Ten miles of crushed-stone carriage paths and trails meander through the park.
Ravenswood Park offers 600 acres for solitude and quiet contemplation, a testament to its founder’s conservationist philosophy. Nineteenth-century businessman and philanthropist Samuel Sawyer purchased woodlots, old pastures, and swamp near his home on Freshwater Cove, and upon his death left the more than 26 parcels to be turned into a park named Ravenswood, after the castle in Sir Walter Scott’s The Bride of Lammermoor. Whether you prefer to surround yourself with snow-covered hemlocks, experience spring emerging in a burst of color and aroma, or escape the summer heat, you’ll find refuge here.
Ten miles of woodland paths and trails meander through the park, providing plenty of room to picnic, bird watch, walk, cross-country ski, and simply appreciate the outdoors. Wander the child-friendly, two-mile Ledge Hill Trail among the magical-looking, fern-covered boulders, or trek to the overlook to Gloucester Harbor.
When to Visit
Year-round, daily, sunrise to sunset. Allow a minimum of 2 hours.
FREE to all.
Printed trail maps are distributed free from bulletin boards in parking areas. Please understand that supplies periodically run out. We recommend that you download a trail map before you visit.
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The Trustees Hiking Challenge: With over 100 places and hundreds of miles of trails to explore, join our free challenge to get you hiking and exploring M...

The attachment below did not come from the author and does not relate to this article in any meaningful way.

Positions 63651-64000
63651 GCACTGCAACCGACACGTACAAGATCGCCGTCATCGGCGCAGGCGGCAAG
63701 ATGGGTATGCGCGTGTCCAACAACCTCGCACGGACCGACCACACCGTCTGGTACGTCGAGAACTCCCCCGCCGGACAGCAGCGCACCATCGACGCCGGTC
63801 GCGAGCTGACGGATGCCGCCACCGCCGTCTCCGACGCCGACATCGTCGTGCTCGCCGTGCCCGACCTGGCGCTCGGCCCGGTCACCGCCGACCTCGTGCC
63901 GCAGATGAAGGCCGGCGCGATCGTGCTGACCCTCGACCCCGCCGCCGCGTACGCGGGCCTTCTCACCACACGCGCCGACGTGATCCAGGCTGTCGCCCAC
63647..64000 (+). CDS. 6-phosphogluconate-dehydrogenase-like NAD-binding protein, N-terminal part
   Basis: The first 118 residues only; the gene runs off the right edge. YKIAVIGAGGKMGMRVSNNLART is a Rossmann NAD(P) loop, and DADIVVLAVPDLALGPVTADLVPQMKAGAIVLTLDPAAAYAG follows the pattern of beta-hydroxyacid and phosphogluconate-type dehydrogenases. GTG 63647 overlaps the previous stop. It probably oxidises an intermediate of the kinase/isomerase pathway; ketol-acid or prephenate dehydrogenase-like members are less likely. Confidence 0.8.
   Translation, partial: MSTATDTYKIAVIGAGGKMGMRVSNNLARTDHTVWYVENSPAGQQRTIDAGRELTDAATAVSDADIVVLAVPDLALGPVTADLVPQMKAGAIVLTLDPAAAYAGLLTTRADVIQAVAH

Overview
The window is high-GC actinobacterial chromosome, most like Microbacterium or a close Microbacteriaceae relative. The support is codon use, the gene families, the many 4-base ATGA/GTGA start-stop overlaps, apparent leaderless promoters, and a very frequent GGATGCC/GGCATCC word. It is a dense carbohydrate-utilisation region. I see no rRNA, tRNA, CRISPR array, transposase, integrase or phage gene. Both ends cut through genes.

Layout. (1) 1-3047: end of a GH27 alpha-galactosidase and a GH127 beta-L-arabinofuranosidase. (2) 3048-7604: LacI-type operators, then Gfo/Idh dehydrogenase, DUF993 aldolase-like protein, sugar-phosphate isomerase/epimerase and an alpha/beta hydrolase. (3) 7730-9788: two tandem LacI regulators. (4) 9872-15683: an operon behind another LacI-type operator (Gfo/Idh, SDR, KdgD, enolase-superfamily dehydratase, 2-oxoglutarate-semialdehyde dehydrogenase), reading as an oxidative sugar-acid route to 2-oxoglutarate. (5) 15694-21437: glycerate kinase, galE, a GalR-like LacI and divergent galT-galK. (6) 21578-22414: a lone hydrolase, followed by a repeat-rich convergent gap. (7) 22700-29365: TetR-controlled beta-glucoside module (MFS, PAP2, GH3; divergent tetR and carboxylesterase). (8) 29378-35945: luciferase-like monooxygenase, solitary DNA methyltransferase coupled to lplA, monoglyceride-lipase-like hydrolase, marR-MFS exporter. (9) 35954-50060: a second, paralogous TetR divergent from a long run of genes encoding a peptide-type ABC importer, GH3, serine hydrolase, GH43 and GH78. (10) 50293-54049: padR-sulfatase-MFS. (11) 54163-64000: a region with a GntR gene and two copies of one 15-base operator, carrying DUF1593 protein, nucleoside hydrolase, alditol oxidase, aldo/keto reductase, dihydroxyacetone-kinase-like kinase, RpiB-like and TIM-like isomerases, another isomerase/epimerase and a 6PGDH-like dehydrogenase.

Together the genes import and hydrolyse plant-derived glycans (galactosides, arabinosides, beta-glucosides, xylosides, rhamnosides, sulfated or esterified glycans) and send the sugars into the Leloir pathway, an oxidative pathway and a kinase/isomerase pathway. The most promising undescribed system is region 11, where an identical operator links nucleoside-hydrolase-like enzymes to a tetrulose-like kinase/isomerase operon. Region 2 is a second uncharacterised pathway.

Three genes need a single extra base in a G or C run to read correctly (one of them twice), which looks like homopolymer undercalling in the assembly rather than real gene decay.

With roughly 27,000 acres under management, The Trustees is devoted to protecting ecologically significant environments across our portfolio.
Seeking, protecting, and caring for Massachusetts’ most special places
Ravenswood contains many relics of Cape Ann history, from Native American hunting mounds and artifacts, to rock walls and cellar holes built by early settlers, to the part Old Salem Road that is now a park trail. Samuel E. Sawyer, a wealthy merchant who summered here, preserved this land. In 1889, Sawyer’s will created Ravenswood Park as a property “laid out handsomely with drive-ways and pleasant rural walks.” After 104 years of dedicated management, they transferred the property to The Trustees of Reservations in 1993.
This place will always be in my heart. A place I love to go sit in silence and listen to nature. Great for hiking or biking, or just enjoying the stillness of this beautiful location.
– bcdevils, Trip Advisor
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